The roots of what is now the Pine River Library can be traced back over 75 years. In 1930 the Bayfield Study Club was founded by a group of Bayfield women who wanted to have a wider range of reading material available. Six of these women formed the first Board of Directors of the Bayfield Public Library when it was approved by the Bayfield Town Board in 1934. The Board purchased the old Farmers and Merchants Bank building on Mill Street for $1,500 and set themselves to work raising money to furnish the building and buy books. The Library ran solely on the efforts of volunteers until 1941 when the Town Clerk was given a pay increase of five dollars per month to also act as Town Librarian. This arrangement lasted until 1976 when a full-time librarian was hired. The Pine River Public Library District was formed in 1972, empowering the library to use tax money to fund operations and services.
The Library continued to operate in downtown Bayfield in the old bank building. Gradually, as Bayfield's population increased, so did its need for a larger and more modern building. A mill levy increase passed November 1999, and funding for new facilities became available. Construction started in 2001 and completed at the beginning of 2004. The Library began moving from its Mill Street location into the brand new facility on March 25, 2004.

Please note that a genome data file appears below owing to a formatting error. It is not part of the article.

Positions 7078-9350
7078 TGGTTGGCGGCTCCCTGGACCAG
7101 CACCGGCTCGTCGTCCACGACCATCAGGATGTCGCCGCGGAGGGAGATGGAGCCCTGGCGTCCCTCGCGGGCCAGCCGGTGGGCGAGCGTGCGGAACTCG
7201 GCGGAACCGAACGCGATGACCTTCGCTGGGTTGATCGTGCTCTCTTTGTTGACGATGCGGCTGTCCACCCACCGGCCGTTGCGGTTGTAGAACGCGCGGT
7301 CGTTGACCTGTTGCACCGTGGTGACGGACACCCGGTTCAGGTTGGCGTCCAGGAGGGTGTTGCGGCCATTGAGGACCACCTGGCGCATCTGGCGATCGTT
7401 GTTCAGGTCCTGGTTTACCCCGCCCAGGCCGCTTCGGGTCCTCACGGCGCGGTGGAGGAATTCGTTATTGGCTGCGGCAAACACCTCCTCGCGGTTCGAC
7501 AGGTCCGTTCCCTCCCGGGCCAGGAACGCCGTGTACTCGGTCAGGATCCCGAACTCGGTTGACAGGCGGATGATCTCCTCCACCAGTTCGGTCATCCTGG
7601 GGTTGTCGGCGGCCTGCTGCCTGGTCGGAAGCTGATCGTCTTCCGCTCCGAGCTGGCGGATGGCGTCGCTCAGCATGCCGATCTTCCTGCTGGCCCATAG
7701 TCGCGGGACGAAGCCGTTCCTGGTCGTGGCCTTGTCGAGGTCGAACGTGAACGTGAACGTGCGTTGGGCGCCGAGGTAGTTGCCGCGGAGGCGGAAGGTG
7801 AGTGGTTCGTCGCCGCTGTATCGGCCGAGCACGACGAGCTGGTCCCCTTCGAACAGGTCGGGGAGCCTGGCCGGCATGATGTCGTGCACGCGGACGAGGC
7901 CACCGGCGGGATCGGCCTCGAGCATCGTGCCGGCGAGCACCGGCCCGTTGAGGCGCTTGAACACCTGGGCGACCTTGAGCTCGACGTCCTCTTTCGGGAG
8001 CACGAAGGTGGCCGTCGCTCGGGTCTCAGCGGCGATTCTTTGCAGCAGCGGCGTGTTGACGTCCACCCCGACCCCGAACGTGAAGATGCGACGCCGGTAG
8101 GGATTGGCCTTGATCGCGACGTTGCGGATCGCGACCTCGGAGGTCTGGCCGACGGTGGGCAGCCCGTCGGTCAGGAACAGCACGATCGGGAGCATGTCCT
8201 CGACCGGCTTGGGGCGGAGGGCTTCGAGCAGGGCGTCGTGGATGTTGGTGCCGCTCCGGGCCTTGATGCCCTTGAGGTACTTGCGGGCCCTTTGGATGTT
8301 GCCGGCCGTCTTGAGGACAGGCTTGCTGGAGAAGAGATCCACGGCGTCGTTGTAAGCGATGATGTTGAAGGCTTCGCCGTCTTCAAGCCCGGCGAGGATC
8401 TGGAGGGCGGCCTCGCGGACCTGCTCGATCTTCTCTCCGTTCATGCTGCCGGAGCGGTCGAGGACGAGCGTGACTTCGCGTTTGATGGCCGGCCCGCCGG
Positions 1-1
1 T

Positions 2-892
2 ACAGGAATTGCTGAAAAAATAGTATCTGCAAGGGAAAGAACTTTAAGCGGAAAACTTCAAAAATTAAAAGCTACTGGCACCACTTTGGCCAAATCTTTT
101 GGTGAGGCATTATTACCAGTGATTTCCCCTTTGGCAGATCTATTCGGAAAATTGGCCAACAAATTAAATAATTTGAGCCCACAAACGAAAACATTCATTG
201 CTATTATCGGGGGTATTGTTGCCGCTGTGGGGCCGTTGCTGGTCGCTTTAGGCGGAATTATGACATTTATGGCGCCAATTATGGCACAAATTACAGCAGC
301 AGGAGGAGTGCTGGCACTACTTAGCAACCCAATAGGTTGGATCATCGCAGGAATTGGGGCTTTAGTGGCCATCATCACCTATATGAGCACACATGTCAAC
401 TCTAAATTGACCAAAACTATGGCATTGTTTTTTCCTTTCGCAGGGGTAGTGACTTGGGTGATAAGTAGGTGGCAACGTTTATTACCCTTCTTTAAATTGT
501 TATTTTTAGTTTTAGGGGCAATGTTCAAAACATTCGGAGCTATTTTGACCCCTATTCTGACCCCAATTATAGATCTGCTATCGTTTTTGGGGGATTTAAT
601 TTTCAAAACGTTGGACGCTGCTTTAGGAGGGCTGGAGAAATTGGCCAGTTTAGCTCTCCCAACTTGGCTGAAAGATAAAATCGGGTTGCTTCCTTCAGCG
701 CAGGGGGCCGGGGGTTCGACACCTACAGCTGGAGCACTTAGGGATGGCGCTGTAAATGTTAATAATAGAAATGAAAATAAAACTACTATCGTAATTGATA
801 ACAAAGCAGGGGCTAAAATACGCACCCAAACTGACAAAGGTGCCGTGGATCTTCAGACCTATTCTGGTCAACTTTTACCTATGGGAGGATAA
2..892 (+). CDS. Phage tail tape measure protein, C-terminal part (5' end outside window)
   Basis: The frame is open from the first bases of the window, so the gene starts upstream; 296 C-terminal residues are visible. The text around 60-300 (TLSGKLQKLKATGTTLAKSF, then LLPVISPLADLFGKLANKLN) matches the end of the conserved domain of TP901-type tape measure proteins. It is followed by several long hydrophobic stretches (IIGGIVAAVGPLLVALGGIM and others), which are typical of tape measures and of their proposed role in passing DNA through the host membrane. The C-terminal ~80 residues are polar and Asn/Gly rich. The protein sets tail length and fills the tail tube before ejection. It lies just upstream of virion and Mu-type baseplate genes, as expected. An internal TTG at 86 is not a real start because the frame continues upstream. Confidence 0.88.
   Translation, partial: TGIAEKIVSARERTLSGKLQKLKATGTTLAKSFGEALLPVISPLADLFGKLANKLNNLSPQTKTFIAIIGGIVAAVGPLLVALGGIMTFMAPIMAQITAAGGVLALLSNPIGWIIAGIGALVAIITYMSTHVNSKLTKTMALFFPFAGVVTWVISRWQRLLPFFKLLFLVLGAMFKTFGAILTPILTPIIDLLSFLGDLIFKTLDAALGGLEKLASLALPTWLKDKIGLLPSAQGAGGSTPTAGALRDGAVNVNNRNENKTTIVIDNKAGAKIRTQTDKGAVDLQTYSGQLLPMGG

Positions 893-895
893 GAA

The library is located in the heart of the expanded business district on the north side of Highway 160. The newly-expanded 12,000 square foot building is home to almost 30,000 items including books, audiobooks, public access computers, tablets, ereaders, and more. The building also offers several meeting spaces for community groups, private events, and library programs. 8,200 square foot Library includes 30 public computers, a large public meeting room with the capacity to seat 50, two smaller conference rooms, a children's area, comfortable chairs for reading, and a growing selection of books, magazines, audio, and video materials. Recent additions to the collection include online databases, downloadable media including audio, video, music, and e-books, GPS units, MP3 players, and flash drives. Over 200 patrons, representing between 28 and 35 different groups, use the public meeting room each month.